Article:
Return home

So, Justin Bieber was in Tel Aviv last week and attracted some 50 000 fans to his concert. Go a little further north this weekend, to Miron and you will experience an event anticipating nearly 500 000 participants for the Lag B’Omer celebrations there.
by Rabbi Ari Kievman, Sandton Central Shul | May 11, 2017

This week we read the portion of Emor, which means to teach and includes instructions for the priests who were to serve in our Holy Temples, later to be established in Jerusalem. The portion continues with observances for all the Jewish festivals of the year.

Although we observe these holidays to the fullest extent here in the Diaspora, their ideal fulfilment, and indeed the practice of all mitzvot, is actually in our Holy Land, preferably in the Holy Temple. In fact, did you know that most mitzvot  are actually only relevant in the Land of Israel?

Although most Jews had only dreamed of Israel for the past 1 947 years since the Second Temple’s destruction, none have lost their connection. For the last 3 000 years we Jews have had an uninterrupted presence there. The majority, who were exiled from its borders, forever breathed the Land, spoke of it, studied its ancient laws and offered sacrifices there both literally and figuratively. 

Three times a day we pray toward Israel. In each of our prayers, during bentching, and at every religious milestone we mention the Land. At our happiest and even our saddest occasions, we invoke Jerusalem. At the end of each Pesach seder and Yom Kippur we declare “Next year in Jerusalem!”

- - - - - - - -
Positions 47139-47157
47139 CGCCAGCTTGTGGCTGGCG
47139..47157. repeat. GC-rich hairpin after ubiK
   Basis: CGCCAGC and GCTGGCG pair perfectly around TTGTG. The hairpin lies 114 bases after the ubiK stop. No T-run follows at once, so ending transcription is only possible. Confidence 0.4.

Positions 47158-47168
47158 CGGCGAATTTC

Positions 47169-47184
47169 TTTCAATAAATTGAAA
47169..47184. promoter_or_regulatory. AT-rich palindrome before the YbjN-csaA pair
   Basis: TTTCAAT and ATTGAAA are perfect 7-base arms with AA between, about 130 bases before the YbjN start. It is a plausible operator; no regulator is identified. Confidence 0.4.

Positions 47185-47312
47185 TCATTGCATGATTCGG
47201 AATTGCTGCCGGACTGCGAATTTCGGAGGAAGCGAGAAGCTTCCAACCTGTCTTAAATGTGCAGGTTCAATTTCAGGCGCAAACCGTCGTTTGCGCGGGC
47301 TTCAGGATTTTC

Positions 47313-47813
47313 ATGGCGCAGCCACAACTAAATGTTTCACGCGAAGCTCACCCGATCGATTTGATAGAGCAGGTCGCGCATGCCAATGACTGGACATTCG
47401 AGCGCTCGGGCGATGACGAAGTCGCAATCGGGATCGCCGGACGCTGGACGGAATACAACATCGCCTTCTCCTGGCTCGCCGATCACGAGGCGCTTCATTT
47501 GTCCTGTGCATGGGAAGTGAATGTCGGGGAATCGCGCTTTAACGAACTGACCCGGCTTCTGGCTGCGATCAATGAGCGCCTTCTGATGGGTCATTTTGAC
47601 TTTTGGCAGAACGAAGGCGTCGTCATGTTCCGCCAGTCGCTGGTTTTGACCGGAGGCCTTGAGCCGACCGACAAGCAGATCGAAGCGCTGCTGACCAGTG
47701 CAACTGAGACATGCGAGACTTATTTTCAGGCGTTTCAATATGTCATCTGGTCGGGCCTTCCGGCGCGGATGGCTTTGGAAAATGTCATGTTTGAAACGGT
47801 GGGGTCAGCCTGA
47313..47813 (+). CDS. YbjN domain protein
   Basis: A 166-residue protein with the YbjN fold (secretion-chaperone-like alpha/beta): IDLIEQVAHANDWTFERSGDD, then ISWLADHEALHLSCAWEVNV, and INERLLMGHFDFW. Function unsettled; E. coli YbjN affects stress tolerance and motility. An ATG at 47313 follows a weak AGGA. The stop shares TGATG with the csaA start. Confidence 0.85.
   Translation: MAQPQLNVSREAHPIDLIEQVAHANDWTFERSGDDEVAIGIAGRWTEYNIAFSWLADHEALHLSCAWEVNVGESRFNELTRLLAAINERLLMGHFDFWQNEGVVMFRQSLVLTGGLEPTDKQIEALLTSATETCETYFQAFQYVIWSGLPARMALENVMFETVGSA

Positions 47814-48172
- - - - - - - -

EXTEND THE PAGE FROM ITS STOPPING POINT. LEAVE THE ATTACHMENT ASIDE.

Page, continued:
In next week’s portion, the Torah foretells that eventually when we will be exiled as a result of our sins, its earth will remain barren.

For the last two millennia, no nation who inhabited Israel's topography could do anything there successfully. Her soil wouldn’t produce, her streams didn’t flow. Israel remained for them a place of marshes, swamps, disease, and desolation.

Finally, the Jews return and now she is flourishing. Fertile fields, lush orchards, productive farms, robust vineyards, vibrant cities, flourishing villages, a powerful economy, major inventions, tremendous centres of learning and study. Why is that?

It is G-d’s chosen land, which He gave to His chosen people, as an inheritance for eternity. This is stated in the Bible - embraced by billions of Christians and Muslims as the word of G-d - hundreds of times. 

We are G-d’s people and Eretz Yisrael is G-d’s land that He gave to us. The Torah is our “title deed” to the Land as delineated in so much detail of the covenant between G-d and our illustrious ancestors.   

And when we get it, unapologetically and absolutely, the world will get it, too. No matter how many UNESCO resolutions, our true right to the Land of Israel does not change.

Let us support Israel; let us defend and strengthen her in every possible way. Let us go there with our families and communities to be infused by her majestic holiness. It is the birthright of every Jew to spend time there, and to connect not just to the food and culture, but also to Eretz Yisrael's innate spirituality and holiness.

Fifty years ago, Jewish people everywhere were on edge. Tiny Israel was at war with its neighbours and a miracle was needed fast. Thankfully, it happened. In just six days the IDF managed to defeat their enemies and make significant advances on many fronts. For the first time in 19 years, we were able to pray at the Kotel. Even military strategists called Israel’s stunning victory a miracle. 

Now we can flourish in our homeland, whether for a Justin Bieber concert or a more meaningful Lag B’Omer celebration. We are home and can anytime return there.

This week, in the spirit of Emor, we are launching a new course called “Survival of a Nation” in which we will journey through the history of our homeland and explore its relevance to every Jew today.  I invite you to join me on this fascinating journey of our story. For more information contact Chabad House or go to  

1 Comment

  1. 1 Choni 15 May
    After reading this brilliant analysis, how can any Jewish leader - and there are many- still insist that Israel is still in exile.


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